Investigation of novel tumor markers based on hybridoma technology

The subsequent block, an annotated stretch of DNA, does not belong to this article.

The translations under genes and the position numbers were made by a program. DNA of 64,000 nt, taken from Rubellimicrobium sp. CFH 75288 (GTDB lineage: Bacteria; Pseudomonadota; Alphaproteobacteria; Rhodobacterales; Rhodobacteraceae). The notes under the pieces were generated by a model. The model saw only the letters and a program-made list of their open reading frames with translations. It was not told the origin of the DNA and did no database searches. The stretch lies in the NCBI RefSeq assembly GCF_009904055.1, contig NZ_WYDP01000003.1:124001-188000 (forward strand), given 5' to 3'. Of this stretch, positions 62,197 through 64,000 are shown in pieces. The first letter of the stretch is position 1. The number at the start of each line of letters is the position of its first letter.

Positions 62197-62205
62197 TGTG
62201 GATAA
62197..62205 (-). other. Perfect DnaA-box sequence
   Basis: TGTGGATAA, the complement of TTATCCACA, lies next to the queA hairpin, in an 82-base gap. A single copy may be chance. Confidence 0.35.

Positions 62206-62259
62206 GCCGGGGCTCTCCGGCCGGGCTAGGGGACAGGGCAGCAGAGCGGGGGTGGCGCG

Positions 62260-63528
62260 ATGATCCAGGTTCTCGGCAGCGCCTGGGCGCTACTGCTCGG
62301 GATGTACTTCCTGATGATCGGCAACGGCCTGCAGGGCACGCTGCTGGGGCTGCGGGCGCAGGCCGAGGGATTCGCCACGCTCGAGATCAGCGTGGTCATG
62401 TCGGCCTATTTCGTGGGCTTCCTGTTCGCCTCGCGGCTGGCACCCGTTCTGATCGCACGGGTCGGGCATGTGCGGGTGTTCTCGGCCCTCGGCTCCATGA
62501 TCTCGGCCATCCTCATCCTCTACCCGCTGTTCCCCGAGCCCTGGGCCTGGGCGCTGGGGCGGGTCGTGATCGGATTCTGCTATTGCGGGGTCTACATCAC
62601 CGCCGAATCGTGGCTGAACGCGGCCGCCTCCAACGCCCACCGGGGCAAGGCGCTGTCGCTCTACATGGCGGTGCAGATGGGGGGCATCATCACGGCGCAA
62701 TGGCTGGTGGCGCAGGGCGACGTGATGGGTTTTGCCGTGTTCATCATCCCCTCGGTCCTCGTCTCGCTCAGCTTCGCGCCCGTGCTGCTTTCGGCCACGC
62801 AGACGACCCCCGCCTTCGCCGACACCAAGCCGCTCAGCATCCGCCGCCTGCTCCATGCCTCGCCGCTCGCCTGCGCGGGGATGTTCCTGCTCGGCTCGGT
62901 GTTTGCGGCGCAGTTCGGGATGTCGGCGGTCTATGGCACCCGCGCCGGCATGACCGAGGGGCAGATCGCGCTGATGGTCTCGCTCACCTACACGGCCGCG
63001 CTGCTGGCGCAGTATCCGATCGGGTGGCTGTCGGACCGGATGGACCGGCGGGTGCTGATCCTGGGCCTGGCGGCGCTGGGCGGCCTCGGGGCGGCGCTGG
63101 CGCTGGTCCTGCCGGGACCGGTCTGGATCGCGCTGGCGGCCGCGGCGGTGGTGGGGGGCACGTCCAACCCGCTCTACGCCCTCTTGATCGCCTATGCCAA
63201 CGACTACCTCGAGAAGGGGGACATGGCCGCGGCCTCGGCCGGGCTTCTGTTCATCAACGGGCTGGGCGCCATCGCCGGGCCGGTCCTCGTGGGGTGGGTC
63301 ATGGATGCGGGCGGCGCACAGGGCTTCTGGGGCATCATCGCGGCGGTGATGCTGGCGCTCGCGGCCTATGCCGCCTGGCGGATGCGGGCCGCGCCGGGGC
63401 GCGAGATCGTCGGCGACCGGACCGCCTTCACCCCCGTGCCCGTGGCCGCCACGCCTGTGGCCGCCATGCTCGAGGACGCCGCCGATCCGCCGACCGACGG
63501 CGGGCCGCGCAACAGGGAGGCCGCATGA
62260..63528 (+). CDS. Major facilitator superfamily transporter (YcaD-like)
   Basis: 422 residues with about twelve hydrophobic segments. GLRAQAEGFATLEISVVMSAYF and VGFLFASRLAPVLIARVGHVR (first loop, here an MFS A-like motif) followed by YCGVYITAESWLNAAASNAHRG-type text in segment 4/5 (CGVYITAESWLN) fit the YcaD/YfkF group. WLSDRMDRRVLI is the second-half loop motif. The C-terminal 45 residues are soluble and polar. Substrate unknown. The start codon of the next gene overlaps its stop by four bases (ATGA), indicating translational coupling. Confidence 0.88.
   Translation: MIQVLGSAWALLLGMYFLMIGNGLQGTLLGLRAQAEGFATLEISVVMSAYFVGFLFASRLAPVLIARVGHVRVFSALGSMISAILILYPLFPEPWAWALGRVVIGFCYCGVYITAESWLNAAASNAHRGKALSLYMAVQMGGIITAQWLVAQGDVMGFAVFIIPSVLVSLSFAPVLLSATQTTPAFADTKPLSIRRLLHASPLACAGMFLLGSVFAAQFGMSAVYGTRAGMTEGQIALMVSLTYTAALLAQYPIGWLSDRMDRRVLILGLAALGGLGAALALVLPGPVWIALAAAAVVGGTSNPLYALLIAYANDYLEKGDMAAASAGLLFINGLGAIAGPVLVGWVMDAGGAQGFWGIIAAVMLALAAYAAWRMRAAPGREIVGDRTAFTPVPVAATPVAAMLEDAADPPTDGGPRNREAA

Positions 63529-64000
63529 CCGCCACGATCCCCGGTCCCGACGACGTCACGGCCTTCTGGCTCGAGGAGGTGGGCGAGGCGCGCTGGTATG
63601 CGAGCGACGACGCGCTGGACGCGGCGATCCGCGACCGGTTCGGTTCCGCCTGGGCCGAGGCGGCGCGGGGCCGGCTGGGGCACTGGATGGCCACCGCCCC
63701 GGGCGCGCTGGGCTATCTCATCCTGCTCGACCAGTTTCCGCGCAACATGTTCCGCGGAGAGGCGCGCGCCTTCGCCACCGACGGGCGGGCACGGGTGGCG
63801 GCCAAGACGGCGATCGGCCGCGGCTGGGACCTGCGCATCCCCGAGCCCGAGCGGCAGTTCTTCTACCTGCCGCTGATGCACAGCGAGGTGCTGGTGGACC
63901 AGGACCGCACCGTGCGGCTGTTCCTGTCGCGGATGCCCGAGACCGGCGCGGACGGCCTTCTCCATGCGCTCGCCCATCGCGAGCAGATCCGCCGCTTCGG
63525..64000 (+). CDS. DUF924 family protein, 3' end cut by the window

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Hybridoma technology is a highly specific technique utilized for the production of monoclonal antibodies. In cancer research, monoclonal antibodies are used as tumor markers for diagnosis of malignant tissue versus benign or normal, for differential diagnosis of tumor type, for pathological grading of tumor biopsy specimens, for detection of the antigens that are up- or down-regulated in tumor cells or in sera of cancer patients, and for detection of primary or metastatic lesions. Additionally, monoclonal antibodies are employed in predicting the course of the disease, in diagnostic approaches for carrying imaging reagents to tumors, and in therapy for targeting cytotoxic reagents to and triggering or blocking cell surface molecules. This study involved generation of 6D5 and 9C11 monoclonal antibodies against apoptosis induced hepatocellular carcinoma cell line HuH-7, followed by characterization experiments. 6D5 antibody recognized 5 different epitopes in a panel of 28 cell lines in Western blotting experiments. In immunohistochemistry studies, 6D5 demonstrated positive staining in cirrhotic and cancerous cells of liver cancer tissue samples. On the other hand, 9C11 antibody recognized a single band in the same panel of 28 cell lines but it was not immunoreactive in immunoperixodase studies of liver cancer tissue samples, under our experimental conditions.